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Online catalogue: Canadian Environmental Sustainability Indicators: Socio-economic Information Related products PDF version Online catalogue Main page Executive summary Introduction Findings Conclusion Figures and maps Methods and data quality List of acronyms References More information


Air quality
Greenhouse gas emissions
Freshwater quality
Connecting the indicators

Air quality

  • Ground-level ozone and fine particulate matter (PM2.5) are two key components of smog that have been linked to health impacts ranging from minor respiratory problems to hospitalizations and premature death. There are no established thresholds below which these pollutants are safe and do not pose a risk to human health.
  • At the national level, from 1990 to 2004, the ground-level ozone indicator showed year-to-year variability, with an average increase of 0.9% per year.
  • In 2004, ground-level ozone values were the highest at monitoring stations in southern Ontario, followed by southern Quebec/eastern Ontario. Southern Ontario exhibited increasing trends since 1990; other regions showed no noticeable increase or decrease.
  • The highest PM2.5 levels for 2004 were in southern Ontario, while some areas in eastern Quebec also showed high levels. There was no discernible national trend in PM2.5 levels for the period 2000 to 2004.

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Greenhouse gas emissions

  • In 2004, Canada’s total greenhouse gas emissions reached an estimated 758 megatonnes of carbon dioxide equivalent, up 27% from 1990.
  • Canada’s 2004 emissions were 35% above the target to be achieved in the period 2008 to 2012 under the Kyoto Protocol.
  • Emissions per person rose 10% from 1990 to 2004; emissions per unit of GDP fell 14%.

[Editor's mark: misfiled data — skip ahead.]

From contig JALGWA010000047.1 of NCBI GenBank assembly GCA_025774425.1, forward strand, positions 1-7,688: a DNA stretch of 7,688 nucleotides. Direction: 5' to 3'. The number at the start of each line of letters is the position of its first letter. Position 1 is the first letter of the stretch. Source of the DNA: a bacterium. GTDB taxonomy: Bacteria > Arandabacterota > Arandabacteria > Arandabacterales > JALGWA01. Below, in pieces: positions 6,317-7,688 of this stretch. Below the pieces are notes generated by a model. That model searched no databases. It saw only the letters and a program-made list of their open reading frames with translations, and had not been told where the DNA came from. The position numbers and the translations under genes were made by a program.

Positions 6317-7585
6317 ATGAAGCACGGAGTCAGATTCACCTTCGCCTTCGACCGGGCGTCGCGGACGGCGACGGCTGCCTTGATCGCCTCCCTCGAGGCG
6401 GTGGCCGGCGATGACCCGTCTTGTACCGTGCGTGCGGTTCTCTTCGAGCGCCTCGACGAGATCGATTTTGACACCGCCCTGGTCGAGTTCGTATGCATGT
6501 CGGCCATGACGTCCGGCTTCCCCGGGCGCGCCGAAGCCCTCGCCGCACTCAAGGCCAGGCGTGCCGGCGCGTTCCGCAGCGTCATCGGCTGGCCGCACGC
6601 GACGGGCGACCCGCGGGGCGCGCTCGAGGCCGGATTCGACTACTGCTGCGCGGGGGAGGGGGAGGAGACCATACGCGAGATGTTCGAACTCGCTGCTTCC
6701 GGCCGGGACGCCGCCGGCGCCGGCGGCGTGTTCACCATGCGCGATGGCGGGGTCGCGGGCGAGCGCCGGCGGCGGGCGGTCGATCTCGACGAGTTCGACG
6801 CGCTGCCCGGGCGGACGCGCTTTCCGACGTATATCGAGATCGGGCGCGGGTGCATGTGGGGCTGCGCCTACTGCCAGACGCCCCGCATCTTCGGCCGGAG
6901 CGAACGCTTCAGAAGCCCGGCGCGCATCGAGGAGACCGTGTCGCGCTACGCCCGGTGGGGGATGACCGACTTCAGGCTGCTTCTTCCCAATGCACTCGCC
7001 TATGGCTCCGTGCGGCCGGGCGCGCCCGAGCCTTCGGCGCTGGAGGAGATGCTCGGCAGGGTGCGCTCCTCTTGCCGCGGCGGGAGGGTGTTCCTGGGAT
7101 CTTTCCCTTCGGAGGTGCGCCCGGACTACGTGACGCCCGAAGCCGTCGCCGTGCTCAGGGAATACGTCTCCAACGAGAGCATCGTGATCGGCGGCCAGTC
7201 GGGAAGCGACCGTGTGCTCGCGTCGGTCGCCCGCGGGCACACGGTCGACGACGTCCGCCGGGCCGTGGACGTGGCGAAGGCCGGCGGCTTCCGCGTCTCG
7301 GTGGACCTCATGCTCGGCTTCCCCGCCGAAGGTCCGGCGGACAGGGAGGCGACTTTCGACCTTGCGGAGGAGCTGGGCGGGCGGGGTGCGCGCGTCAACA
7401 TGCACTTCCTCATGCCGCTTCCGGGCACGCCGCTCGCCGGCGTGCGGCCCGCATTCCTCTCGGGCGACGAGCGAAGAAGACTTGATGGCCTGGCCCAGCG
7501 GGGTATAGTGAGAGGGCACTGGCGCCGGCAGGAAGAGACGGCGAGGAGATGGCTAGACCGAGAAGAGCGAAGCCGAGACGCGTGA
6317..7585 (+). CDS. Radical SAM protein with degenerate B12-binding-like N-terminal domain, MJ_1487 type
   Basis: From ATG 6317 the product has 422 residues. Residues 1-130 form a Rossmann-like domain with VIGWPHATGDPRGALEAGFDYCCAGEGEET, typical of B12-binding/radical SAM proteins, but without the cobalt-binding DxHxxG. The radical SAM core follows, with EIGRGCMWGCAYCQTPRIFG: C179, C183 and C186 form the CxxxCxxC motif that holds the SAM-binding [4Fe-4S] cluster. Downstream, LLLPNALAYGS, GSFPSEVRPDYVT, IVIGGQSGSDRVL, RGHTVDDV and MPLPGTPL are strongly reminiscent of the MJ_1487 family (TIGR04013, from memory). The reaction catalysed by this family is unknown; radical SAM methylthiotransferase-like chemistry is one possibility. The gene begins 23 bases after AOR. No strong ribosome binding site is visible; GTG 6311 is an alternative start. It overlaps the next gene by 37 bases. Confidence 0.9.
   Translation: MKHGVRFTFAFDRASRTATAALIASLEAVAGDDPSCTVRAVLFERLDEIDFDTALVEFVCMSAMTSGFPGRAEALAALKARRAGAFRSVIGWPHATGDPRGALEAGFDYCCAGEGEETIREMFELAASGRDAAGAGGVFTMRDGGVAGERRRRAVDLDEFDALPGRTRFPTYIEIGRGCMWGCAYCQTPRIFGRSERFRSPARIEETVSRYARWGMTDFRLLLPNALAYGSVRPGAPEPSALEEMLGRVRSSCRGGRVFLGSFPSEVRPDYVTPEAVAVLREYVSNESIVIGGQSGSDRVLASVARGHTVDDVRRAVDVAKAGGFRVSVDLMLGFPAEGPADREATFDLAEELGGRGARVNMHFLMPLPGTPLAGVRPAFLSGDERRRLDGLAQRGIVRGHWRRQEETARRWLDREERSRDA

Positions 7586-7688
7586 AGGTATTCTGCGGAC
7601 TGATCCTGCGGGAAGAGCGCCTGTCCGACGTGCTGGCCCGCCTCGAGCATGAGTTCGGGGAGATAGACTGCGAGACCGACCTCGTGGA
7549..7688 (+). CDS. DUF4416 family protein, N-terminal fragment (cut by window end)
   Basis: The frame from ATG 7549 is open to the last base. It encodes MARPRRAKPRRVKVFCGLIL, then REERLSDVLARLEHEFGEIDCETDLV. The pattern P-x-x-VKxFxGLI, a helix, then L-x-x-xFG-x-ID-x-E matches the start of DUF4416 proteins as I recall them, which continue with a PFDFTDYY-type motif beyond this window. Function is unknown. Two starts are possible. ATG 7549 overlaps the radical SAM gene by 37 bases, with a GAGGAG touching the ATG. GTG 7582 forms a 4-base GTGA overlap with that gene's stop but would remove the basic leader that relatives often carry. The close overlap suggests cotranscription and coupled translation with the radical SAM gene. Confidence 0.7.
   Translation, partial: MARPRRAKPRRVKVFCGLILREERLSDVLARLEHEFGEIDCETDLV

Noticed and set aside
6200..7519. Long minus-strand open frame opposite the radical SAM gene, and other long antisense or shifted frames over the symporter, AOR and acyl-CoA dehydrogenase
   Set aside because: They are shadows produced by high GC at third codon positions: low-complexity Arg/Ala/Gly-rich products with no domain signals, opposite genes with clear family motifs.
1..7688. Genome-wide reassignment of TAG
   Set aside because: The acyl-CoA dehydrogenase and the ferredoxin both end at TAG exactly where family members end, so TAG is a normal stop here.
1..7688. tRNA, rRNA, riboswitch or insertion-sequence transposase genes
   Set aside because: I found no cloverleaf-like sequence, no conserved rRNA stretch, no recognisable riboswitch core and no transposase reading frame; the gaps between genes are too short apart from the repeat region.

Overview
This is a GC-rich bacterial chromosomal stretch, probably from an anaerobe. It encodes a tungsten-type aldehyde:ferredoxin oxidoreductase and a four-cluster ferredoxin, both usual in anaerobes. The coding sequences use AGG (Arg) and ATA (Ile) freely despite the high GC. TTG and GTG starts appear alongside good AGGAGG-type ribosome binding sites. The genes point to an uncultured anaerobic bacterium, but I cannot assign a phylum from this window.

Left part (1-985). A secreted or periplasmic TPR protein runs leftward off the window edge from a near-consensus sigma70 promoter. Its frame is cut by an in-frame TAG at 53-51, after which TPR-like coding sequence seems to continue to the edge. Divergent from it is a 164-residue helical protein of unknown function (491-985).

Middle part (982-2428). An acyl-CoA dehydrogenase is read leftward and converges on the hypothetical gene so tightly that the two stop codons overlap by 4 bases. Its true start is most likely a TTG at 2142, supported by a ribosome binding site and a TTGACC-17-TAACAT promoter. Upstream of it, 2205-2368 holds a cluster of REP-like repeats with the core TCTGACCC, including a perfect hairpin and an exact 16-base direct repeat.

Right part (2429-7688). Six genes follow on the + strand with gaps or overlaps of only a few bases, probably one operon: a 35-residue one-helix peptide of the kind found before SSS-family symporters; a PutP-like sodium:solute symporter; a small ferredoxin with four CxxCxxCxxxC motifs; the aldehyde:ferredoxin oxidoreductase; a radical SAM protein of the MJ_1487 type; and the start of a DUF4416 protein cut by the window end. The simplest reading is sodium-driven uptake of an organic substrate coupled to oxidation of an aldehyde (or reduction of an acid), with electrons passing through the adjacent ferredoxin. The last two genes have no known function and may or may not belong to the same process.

• The production and consumption of energy (including road transportation, oil and gas industries and fossil fuel-fired electricity generation) accounted for 82% of total Canadian emissions in 2004 and 91% of the growth in emissions from 1990 to 2004.

Alberta and Ontario had the highest emissions of all provinces in 2004, while Saskatchewan, New Brunswick and Alberta had the highest percentage increases in emissions compared with 1990.

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Freshwater quality

  • This indicator assesses surface freshwater quality with respect to protecting aquatic life (e.g. fish, invertebrates and plants), but not for human consumption. It is based on information gathered from 2002 to 2004 from 340 selected monitoring sites across southern Canada.
  • Freshwater quality in southern Canada was rated as “good” or “excellent” at 44% of the sites, “fair” at 34% and “marginal” or “poor” at 22%.
  • New information has been included for monitoring sites in northern Canada. At these 30 sites, freshwater quality was rated as “good” or “excellent” at 67% of the sites, “fair” at 20% and “marginal” or “poor” at 13%.
  • Freshwater quality for the Great Lakes—Lake Superior, Lake Huron, Georgian Bay, Lake Erie (west, central and eastern basins) and Lake Ontario—was rated as “good” or “excellent” in four basins, “fair” in one and “marginal” in two.

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Connecting the indicators

This chapter uses socio-economic data from Statistics Canada as contextual information to help explain the indicators.

Each of the three indicators focuses on separate issues and reflects different temporal and geographic scales. The air quality indicator has links to human health, while the freshwater quality indicator focuses on the protection of aquatic life. Local water and air quality may change from year to year due to episodic events, while atmospheric concentrations of greenhouse gases evolve globally and sometimes cumulatively over decades.

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